October 1, 2018 leonard slatkin

It feels like forever since I wrote a regular monthly piece for my website, but now that I am conducting again, we can get back to normality.

There was just a bit of trepidation as I approached the podium in Indianapolis to conduct the finals of their violin competition. Almost four months had passed since I last picked up a baton and waved my arms. This was certainly the longest period I had gone without using this set of physical skills. Would there be any strain on my musculature? Did I have adequate strength to get through the rehearsals and concerts? Would the tuxedo still fit after I had lost twenty-five pounds?

There were no problems at all. In fact, I found that there was a certain ease as each day progressed. No symptoms of fatigue crept in, and while conducting six concerti is mentally taxing, the physical part was about as comfortable as I have felt in years. That is not to say that the works I led were easy; there is always a certain restraint that must be employed in order to fully comprehend what each soloist has in mind.

As seems to be usual at these competitions, it is the members of the jury, representing diverse backgrounds and opinions, who make the event most interesting for me. The rigorous schedule demands a group that interacts well with each other and maintains a sense of humor throughout. The voting is more or less an anonymous process, with no discussion of the merit of the candidates until the competition has concluded.

All six of the finalists displayed strong attributes, reinforcing the belief that the classical music world will be in good hands for the future. Since I only interacted with these young violinists for the finals, I could not contextualize how they fared in the earlier rounds. The end result was based on the cumulative scores and did not necessarily reflect my own thoughts about the finishing order. And I had the benefit of rehearsals with each contestant, watching who sustained the grueling schedule and who might have been a bit tired toward the end.

Some of you will remember that I wrote extensively about my participation in the Van Cliburn and Besançon competitions. These were the only two that I really participated in, as I never had gone through this process in my early conducting years. Aside from auditioning members for the orchestras that I have led, the race to the finish line has not been among my favorite ways to learn about young talent.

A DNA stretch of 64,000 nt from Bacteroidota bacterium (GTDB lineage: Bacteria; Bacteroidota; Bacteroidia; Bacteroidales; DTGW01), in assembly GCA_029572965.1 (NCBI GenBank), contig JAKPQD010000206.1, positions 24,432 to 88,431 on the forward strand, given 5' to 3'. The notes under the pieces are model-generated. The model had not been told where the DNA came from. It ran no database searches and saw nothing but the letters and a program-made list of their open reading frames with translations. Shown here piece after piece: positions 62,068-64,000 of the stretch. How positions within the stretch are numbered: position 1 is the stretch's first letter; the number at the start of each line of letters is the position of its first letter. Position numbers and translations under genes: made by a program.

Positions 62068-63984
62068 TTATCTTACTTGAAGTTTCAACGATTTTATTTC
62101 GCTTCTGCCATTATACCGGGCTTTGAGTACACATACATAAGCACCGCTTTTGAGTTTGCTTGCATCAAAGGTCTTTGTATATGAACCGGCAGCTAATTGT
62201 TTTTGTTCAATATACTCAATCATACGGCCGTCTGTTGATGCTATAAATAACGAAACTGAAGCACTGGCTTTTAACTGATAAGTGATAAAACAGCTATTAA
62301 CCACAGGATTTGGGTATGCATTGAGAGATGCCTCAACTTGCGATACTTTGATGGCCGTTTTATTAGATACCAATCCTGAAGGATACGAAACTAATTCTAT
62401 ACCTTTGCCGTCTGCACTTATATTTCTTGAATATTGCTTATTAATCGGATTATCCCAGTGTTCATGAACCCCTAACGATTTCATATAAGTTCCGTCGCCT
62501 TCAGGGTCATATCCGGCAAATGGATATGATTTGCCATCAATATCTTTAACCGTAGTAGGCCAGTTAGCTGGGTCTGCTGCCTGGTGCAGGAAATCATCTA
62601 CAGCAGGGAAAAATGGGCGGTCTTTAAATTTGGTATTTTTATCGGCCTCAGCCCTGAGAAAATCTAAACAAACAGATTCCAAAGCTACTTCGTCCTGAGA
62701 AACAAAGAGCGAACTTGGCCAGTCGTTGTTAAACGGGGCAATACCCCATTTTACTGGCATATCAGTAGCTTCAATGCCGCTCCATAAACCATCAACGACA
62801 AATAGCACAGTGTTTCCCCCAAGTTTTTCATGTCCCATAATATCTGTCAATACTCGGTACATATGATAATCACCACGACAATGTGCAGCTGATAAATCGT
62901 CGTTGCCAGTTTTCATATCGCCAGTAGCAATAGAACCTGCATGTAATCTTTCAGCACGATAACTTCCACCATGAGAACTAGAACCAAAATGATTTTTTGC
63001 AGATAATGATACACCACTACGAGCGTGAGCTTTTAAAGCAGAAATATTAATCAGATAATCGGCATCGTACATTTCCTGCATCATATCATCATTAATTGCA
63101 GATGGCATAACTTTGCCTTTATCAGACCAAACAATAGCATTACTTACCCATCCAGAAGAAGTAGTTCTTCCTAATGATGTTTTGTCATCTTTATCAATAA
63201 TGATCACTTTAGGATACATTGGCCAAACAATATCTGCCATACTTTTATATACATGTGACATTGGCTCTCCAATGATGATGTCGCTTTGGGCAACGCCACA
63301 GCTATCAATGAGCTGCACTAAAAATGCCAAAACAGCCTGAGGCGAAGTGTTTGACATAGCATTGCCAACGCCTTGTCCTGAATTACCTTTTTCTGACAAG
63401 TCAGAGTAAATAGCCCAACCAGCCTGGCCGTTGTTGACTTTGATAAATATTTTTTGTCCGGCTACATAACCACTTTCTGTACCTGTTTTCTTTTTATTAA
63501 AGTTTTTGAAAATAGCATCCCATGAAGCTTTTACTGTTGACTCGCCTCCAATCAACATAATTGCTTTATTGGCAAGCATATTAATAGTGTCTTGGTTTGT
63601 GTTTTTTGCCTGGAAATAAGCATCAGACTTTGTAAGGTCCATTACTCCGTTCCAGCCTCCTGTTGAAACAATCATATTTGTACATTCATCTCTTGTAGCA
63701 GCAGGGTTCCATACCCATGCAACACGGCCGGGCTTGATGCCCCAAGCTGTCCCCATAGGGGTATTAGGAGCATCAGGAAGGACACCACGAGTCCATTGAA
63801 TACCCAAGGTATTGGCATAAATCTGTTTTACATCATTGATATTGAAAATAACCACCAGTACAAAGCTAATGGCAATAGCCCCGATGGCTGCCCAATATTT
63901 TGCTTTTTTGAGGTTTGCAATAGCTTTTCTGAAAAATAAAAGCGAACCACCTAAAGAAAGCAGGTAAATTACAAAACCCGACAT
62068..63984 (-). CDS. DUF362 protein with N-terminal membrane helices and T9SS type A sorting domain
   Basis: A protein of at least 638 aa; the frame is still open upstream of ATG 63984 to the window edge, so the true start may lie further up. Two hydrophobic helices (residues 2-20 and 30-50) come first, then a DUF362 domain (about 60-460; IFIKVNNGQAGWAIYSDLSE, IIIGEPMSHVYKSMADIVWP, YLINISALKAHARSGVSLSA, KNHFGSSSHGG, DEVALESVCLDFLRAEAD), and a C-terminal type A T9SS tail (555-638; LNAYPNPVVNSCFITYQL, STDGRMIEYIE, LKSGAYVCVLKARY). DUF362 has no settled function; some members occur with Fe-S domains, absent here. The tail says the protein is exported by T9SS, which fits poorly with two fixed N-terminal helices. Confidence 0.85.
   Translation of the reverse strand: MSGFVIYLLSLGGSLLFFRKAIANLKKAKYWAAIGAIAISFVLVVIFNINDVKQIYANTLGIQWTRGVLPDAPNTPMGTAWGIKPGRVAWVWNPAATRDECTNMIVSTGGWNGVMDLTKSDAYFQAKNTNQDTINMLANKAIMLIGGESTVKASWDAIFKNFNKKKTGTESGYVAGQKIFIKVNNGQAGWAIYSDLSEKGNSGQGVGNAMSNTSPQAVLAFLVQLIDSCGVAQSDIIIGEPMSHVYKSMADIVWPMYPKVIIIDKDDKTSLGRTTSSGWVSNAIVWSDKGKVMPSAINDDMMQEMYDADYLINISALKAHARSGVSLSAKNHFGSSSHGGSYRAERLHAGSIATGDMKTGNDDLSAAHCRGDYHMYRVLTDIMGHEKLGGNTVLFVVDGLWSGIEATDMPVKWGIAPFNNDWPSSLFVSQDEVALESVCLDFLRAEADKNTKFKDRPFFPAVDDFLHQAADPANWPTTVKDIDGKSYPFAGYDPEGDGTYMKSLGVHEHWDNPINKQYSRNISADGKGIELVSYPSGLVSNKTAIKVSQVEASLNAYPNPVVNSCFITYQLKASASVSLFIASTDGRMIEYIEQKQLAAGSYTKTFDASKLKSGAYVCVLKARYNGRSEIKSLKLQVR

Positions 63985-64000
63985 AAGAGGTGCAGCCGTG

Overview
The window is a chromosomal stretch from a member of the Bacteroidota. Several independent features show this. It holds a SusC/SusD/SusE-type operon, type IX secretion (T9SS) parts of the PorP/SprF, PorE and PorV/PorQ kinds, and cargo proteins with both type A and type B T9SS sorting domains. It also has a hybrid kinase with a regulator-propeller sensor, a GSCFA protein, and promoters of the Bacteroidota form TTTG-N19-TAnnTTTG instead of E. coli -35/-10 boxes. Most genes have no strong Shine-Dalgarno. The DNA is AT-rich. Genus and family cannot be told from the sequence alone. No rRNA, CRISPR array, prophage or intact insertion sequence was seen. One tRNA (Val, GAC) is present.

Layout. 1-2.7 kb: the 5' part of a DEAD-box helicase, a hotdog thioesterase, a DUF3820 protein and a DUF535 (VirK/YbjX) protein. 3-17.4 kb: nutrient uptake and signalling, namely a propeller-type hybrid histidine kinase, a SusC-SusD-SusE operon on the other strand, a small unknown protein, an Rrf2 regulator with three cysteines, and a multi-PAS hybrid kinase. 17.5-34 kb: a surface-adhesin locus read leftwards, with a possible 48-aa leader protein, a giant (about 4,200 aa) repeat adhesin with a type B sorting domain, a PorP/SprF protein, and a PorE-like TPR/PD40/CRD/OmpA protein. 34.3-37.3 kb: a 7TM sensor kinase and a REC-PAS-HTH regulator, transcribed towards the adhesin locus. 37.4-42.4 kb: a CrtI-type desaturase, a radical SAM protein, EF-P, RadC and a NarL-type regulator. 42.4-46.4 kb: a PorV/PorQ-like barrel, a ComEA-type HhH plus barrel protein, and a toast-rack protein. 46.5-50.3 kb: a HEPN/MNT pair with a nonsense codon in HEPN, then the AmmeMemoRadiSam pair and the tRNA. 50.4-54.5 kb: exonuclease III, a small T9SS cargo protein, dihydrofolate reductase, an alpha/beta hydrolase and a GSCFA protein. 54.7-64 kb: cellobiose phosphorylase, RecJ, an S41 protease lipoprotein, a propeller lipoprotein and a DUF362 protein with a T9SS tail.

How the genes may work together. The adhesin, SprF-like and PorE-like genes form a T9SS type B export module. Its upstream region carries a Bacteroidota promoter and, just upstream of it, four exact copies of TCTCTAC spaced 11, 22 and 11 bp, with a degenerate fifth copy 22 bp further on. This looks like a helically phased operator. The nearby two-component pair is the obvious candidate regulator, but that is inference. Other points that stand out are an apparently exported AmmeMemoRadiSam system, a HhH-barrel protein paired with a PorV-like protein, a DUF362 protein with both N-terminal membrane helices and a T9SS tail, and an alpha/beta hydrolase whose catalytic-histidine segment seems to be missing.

A few new thoughts have crept into my head since the conclusion of the Indianapolis marathon, most of them generated through information gleaned from various musicians who have participated as contestants and jurors. Each competition stipulates different ways to screen the applicants. These days, many are done via video, helping to keep costs down for everyone. But there are built-in perils with this method. I learned that there are strict rules regarding editing that go into making these videos. The sound has to be good, and the camera angles need to be consistent so there is no chance for retakes of a piece of music on the part of the applicant.

However, a cottage industry has sprung up because of these rules. There are now professional video companies that specialize in making the recordings for submission to the competition. Several instrumentalists have utilized them, and these are done more like recording sessions, with continuity so smooth that it is impossible to tell that any editing has been done. I was also told that some even lip sync, mimicking someone else’s recording, only to be found out when they show up at the actual competition.